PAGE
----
How to move to a new home by Christmas

Buying a new home is exciting – whether it’s your first flat or the house you plan to grow old in.

Family playing together at christmas time

Save money here

Start a search

But finding your dream property is just the first step in the moving process.

Buying or selling a home normally takes between two and three months, if there are no complications. So if you’re hoping to be settled in a lovely new house or flat in time for Christmas, here are the main things you need to do.

Finding a property

Some people only look at a few properties before finding one they want to buy. Others spend months searching.

To avoid wasting time, it helps to have a clear idea of the area you want to live in, and make a list of the features you need.

It also helps to know how much you can afford to spend, which is why lots of buyers look into how much they will be able to borrow as a first step.

Our mortgage calculator can tell you this, as well as how much you will have to pay out in mortgage repayments and stamp duty on a particular home.

Making an offer

When you find the property of your dreams, the next step is to make an offer, either directly to the owner or via the estate agent.

If a property has been for sale for a long time, it can be worth trying your luck with a cheeky offer that is some way below the asking price.

But, if you know other buyers are interested in the property, you may want to play it safe by offering closer to the amount advertised.

Just remember to factor in costs such as stamp duty and legal fees when working out how much you can afford to pay.

On a £300,000 house, for example, the stamp duty bill will be £5,000.

Taking out a mortgage

Once you’ve had an offer on a property accepted, you will probably need to get a mortgage.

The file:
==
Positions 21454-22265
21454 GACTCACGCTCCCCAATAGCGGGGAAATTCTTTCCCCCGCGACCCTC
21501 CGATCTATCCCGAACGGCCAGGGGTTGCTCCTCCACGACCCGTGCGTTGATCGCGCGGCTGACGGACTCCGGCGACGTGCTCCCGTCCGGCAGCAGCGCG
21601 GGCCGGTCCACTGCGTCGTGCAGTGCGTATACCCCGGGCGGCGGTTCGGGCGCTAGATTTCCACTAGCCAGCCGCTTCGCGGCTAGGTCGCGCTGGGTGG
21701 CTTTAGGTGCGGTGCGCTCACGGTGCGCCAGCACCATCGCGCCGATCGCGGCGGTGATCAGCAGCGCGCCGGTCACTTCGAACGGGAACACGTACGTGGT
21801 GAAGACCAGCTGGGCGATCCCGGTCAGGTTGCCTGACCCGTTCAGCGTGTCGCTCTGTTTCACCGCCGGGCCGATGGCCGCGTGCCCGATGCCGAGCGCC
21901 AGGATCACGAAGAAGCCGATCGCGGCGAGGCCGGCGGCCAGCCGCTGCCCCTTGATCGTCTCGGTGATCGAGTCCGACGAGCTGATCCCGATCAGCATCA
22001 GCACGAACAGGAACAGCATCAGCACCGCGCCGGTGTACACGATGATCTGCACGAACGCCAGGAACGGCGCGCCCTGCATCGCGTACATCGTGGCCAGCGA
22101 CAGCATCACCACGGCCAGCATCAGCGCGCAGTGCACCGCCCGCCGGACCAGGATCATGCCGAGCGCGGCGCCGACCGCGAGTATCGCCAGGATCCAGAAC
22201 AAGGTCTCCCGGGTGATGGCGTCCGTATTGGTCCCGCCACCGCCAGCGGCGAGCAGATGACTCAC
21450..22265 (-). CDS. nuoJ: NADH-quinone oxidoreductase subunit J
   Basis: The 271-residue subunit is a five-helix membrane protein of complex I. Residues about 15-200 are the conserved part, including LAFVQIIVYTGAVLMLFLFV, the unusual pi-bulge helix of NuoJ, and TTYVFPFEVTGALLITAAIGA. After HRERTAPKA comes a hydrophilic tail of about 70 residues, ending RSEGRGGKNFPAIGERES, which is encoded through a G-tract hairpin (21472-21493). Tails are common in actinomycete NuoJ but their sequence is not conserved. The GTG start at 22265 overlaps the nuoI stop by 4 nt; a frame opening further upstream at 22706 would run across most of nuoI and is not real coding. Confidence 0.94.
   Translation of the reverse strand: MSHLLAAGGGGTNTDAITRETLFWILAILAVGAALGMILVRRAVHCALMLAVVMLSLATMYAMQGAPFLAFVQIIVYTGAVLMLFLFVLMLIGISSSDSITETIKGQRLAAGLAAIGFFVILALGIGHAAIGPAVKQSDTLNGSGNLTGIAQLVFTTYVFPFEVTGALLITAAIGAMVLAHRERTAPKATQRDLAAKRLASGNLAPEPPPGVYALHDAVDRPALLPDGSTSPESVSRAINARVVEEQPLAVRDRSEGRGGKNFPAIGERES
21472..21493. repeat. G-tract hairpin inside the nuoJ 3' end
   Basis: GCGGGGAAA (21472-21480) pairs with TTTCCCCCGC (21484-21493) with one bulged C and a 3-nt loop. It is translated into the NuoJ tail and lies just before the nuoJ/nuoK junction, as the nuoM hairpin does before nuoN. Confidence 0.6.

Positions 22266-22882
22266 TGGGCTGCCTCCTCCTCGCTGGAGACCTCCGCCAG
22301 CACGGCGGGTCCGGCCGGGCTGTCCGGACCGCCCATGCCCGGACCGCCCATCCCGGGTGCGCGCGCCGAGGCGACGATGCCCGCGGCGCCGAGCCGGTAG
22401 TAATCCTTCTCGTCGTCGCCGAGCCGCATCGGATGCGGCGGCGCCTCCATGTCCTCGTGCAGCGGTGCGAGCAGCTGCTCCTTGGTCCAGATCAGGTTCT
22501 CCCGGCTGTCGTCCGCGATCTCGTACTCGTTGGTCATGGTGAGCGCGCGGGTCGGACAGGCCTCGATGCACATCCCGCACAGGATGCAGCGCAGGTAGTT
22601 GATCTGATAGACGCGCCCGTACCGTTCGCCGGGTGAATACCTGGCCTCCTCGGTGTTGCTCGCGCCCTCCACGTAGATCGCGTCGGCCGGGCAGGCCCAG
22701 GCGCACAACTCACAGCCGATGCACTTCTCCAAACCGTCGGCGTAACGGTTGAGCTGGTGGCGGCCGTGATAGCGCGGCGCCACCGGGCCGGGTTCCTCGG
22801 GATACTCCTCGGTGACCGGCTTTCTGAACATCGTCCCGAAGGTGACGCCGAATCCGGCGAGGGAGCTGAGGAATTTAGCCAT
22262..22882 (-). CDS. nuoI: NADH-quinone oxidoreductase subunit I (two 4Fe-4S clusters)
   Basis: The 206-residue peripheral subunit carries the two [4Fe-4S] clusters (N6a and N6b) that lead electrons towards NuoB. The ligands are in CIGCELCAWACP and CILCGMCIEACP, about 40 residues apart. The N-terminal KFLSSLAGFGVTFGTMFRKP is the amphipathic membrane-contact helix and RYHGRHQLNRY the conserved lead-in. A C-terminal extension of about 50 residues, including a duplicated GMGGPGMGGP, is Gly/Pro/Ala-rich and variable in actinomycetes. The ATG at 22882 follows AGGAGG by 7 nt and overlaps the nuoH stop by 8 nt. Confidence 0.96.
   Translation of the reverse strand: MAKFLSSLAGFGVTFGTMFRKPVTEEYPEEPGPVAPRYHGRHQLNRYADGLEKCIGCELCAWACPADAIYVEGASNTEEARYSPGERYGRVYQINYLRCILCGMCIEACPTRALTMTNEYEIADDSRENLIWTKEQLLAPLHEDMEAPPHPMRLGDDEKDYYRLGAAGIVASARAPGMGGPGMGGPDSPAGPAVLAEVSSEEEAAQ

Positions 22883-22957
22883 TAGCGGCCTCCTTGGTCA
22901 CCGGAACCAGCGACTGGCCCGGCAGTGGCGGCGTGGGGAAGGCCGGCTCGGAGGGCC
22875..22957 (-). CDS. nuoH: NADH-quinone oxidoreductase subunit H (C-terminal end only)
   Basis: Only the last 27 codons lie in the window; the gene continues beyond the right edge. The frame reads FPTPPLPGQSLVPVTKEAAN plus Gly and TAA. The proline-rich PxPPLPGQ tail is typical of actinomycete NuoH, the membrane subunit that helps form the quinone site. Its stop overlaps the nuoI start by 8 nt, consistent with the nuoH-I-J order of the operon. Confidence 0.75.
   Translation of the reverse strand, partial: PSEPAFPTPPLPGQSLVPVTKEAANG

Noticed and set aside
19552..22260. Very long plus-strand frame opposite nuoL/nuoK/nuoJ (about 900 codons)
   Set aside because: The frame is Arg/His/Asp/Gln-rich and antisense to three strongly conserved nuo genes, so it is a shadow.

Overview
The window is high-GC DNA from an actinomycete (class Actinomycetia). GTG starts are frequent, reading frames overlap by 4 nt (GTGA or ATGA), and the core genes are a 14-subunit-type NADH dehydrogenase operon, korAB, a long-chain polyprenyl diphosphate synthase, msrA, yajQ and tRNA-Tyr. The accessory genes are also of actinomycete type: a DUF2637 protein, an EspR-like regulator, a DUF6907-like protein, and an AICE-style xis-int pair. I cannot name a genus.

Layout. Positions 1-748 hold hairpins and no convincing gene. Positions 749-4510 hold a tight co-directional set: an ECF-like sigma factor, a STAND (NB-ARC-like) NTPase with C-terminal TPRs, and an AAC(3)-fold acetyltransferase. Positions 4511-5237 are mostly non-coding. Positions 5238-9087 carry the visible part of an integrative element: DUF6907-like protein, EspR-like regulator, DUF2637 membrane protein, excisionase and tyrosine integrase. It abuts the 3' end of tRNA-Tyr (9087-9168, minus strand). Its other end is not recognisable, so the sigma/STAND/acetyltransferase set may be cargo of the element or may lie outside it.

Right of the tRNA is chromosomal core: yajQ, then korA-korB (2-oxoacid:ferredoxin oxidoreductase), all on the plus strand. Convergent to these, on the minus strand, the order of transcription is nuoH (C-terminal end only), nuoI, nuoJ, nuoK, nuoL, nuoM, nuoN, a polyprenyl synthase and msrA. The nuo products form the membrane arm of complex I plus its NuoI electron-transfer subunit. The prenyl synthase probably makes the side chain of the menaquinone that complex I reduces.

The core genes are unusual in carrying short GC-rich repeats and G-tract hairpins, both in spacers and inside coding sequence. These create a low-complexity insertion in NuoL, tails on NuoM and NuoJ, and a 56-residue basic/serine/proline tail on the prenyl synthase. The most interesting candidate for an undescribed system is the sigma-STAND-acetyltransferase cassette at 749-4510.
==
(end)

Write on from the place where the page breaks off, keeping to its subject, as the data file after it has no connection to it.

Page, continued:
The number of mortgages available to you will depend on the size of the deposit you can afford to put down.

Many of the top deals, for example, are 60% loan to value (LTV) mortgages, where you have to put down 40% of the property price as a deposit.

But even if some mortgages are out of your reach, the range of offers can still be mind-boggling, especially if this is your first property purchase.

It’s important to make the right choice, though. Finding the best mortgage deal could save you thousands of pounds in the long run.

The two main things to consider are:

Fixed rate or variable rate?

There are two main types of mortgage: fixed rate and variable rate.

With a fixed rate deal, you pay a set rate of interest for a period of time, say two or five years. This means your repayments will be the same every month for a set period of time, and you’re protected against any sudden interest rate rises. But, most fixed rate deals come with early repayment charges, which you’ll have to pay if you need to sell up within the term.

With a variable rate deal, the rate you pay can fluctuate in line with the Bank of England base rate (currently 0.25%) or the mortgage lender’s own Standard Variable Rate (SVR) – this is the interest rate it charges customers not on a discounted or fixed rate deal. These deals are often cheaper than fixed rate mortgages, and many have no exit penalties attached. But, if rates go up, your mortgage repayments will increase, so you need to be sure you could afford higher payments. If not, you could have to sell your home.

How high are the fees?

Some deals have very low interest rates, but require you to pay a big fee upfront. This is known as an arrangement or application fee, and is often about £1,000 or more. However, there are deals available that charge no arrangement fees whatsoever.

So it’s vital to take this charge into account when calculating the overall cost of a mortgage deal.

You may, for example, find that a mortgage with a 0.99% interest rate but a very high fee is more expensive over two years than a rival deal charging 1.1%.

Sealing the deal

An offer on a property is not legally binding, even after it’s been accepted, until contracts are exchanged.

You’ll need a solicitor or a conveyancer to arrange this, and to conduct a number of local checks. This usually costs between £800 and £1,500.

Before you exchange, it’s sensible to get the property checked by a surveyor. This can cost from £250 to £600, or more.

Then it’s just a matter of signing the contracts and transferring the deposit, mortgage balance, fees and stamp duty (where applicable) to your solicitor.

Provided there are no complications, all this should be done and dusted in about three months. And hurray! You can pick up the keys and celebrate Christmas in your new home.

Did you enjoy that? Why not share this article


Other articles you might like

Popular guides